Professor Green films removal of ‘anti-homeless’ bench bars

Rapper Professor Green, 34, real name Stephen Manderson, has posted a video showing the removal of an “anti-homeless” bar fitted to a public bench in Bournemouth.

The musician had branded the devices, in Bournemouth, an attempt to make homelessness “invisible”.



In the video, which was posted live last Thursday afternoon, Green said: “We are taking something really negative and making something more positive.”

Footage posted on his Instagram account shows a man replacing one of the bars with a larger one to turn the bench into a “homeless shelter”

His friend, designer Max McMurdo, is then seen unscrewing the device and replacing it with a larger one that can be used to support tarpaulin to give people lying on the bench cover at night.



Mr McMurdo stated that the original bar was later restored to the bench and the change was made for a video set to go on social media on Friday.

Writing on Instagram, the singer said: “What’s the message here? Hey, you poor sods with no safety net – you better really hope life doesn’t throw any shit at you now! And god forbid you make a bad life decision! Cause you won’t have the ‘comfort’ of this bench to sleep on! Ha!  Again, nothing done to tackle the problem, just something to make it more invisible so we can pretend it isn’t happening.”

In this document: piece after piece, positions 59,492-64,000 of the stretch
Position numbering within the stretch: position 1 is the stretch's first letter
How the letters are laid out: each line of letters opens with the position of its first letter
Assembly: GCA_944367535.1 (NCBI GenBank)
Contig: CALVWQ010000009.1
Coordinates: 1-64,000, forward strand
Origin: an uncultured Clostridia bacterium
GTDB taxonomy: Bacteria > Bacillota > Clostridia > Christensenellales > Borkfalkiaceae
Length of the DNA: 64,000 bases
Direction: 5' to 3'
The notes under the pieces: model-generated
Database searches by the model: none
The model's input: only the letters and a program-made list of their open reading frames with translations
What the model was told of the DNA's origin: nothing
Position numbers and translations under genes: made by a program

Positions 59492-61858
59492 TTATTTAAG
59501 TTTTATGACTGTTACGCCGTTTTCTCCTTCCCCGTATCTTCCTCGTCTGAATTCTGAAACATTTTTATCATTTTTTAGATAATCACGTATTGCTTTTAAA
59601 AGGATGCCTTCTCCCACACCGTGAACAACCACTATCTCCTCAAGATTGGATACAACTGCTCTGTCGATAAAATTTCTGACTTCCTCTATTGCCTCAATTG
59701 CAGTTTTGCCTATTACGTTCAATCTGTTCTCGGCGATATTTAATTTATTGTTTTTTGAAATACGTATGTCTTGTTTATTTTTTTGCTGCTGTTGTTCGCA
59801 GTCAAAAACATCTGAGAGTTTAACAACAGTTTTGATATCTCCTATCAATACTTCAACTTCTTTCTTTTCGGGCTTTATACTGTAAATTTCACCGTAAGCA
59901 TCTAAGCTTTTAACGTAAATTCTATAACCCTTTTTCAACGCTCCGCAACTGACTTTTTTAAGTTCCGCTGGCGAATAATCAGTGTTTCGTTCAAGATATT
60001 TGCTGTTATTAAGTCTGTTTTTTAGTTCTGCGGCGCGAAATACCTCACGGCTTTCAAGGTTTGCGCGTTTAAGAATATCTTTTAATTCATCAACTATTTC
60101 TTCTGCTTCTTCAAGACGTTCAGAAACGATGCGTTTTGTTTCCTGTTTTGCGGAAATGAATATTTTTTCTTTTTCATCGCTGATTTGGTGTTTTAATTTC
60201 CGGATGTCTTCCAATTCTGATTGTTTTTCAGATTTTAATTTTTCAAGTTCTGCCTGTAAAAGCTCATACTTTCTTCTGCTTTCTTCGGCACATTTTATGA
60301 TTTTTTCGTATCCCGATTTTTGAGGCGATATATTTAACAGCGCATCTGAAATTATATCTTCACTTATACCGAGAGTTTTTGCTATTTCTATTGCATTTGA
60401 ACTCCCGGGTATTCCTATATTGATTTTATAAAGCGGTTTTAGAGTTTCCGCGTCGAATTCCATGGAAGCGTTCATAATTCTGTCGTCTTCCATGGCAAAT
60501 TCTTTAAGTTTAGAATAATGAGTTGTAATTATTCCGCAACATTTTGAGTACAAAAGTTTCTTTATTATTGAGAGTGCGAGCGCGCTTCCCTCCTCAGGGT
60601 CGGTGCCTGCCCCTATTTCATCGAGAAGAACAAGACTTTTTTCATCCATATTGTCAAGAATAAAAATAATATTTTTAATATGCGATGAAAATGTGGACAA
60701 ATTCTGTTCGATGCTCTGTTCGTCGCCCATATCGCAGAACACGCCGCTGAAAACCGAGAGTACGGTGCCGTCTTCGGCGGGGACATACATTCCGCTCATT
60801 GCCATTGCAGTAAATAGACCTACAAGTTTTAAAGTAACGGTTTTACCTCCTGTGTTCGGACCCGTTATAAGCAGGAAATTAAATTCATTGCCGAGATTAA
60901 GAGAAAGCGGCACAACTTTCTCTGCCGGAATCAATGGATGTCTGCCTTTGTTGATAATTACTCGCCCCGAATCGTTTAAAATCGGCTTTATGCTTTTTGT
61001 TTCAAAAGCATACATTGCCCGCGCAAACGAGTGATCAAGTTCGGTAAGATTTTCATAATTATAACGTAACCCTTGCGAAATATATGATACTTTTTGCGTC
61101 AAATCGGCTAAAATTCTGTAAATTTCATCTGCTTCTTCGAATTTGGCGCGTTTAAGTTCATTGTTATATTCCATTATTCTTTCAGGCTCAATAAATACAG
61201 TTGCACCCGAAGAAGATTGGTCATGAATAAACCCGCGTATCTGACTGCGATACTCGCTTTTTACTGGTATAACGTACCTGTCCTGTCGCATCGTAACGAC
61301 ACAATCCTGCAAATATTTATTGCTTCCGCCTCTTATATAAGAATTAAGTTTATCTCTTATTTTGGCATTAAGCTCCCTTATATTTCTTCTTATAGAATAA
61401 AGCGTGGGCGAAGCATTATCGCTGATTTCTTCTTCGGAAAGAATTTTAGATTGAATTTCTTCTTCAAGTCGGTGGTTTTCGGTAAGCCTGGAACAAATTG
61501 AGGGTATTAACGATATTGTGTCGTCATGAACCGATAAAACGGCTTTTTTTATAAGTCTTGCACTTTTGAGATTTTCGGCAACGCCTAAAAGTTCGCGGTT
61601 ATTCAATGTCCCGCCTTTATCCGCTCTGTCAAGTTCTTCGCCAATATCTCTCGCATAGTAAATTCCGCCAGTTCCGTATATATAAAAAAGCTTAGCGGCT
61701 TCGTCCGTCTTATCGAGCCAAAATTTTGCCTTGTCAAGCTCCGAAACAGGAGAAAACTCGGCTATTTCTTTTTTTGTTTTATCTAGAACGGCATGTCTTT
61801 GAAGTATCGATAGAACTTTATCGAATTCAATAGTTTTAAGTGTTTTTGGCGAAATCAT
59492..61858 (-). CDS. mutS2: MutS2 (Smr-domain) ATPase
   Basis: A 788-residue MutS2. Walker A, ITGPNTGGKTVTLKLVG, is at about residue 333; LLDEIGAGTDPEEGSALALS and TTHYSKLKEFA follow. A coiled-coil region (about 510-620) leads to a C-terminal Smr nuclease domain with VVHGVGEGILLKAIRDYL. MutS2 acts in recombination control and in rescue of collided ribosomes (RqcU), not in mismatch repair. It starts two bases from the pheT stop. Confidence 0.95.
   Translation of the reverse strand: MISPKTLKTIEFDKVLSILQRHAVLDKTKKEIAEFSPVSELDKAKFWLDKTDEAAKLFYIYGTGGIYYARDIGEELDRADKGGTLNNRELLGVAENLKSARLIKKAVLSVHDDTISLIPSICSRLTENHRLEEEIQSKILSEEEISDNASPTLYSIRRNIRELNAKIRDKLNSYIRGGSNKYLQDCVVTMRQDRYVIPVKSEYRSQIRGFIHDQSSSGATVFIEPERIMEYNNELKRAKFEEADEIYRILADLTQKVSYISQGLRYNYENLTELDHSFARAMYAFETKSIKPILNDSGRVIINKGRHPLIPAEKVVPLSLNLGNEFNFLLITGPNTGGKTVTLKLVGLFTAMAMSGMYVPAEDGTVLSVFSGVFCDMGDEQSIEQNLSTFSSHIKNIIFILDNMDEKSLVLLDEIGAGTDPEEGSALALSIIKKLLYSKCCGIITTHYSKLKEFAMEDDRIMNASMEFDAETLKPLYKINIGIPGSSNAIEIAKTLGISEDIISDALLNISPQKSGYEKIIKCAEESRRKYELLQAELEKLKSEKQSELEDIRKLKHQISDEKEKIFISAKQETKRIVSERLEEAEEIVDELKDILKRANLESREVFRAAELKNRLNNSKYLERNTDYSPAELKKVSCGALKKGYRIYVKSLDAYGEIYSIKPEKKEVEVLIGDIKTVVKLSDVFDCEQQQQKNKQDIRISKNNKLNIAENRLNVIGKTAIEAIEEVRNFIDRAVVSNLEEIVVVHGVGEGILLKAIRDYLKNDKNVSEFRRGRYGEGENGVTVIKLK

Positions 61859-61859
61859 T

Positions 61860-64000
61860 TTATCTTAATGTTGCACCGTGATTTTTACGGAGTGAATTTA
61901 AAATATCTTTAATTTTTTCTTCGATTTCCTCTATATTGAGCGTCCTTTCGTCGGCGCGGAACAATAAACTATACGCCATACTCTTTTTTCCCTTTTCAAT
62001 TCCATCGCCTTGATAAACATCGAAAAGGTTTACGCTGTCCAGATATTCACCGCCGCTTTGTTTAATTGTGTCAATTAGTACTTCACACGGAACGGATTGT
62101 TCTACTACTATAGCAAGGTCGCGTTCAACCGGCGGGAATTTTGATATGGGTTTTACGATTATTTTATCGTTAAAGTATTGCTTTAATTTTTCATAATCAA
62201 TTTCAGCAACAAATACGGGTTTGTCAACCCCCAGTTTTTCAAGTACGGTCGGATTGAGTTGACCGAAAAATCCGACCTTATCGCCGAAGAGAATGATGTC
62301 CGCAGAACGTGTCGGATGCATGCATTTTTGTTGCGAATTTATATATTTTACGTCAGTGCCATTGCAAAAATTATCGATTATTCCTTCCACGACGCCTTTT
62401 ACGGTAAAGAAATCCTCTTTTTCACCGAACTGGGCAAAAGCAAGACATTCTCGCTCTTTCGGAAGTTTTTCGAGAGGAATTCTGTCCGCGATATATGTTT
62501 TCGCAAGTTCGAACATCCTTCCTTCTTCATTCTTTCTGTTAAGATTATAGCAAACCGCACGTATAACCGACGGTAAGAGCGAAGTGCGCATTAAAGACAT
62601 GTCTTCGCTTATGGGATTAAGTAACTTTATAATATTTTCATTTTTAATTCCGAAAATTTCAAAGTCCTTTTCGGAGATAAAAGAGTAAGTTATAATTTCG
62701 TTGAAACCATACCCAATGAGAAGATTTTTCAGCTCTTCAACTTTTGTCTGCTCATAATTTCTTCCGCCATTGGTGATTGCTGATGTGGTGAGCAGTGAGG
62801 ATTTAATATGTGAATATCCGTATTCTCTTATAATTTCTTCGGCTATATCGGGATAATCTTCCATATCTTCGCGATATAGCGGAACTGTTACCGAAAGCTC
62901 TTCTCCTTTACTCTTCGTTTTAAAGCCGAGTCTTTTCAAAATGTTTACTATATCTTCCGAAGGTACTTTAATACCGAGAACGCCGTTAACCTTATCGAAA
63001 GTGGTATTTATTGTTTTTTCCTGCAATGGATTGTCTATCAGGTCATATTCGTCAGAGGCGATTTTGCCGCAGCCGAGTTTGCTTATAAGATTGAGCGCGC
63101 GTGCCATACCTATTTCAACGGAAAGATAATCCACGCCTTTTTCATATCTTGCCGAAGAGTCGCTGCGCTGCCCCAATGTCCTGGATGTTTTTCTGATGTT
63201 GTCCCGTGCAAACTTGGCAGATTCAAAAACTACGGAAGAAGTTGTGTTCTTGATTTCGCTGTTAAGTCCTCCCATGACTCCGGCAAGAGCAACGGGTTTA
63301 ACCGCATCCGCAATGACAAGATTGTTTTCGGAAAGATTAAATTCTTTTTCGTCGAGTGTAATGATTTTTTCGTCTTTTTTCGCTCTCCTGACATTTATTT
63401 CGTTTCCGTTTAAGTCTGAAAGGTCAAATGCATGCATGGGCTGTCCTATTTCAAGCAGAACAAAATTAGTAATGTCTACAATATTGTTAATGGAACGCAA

In a statement, the Bournemouth Borough Council said: “We’re disappointed that musician Professor Green declined to meet our Housing Services Team whilst on his visit to Bournemouth today. We would have welcomed the opportunity to speak to him about the multi-agency work that goes on to prevent homelessness, and the support we provide to rough sleepers.”



The Council caused a bit of controversy after installing a bunch of bars on public benches to stop homeless people using them for sleeping. It said that the 28 devices (total installation cost £3,650) were put on the benches last year “in response to multiple complaints made by residents, visitors and businesses”.

Charities and local campaigners condemned the council’s intervention, calling the design of the bars ‘hostile’ and even accusing the council of being ‘inhumane’.

Article by Valentina Guidi.



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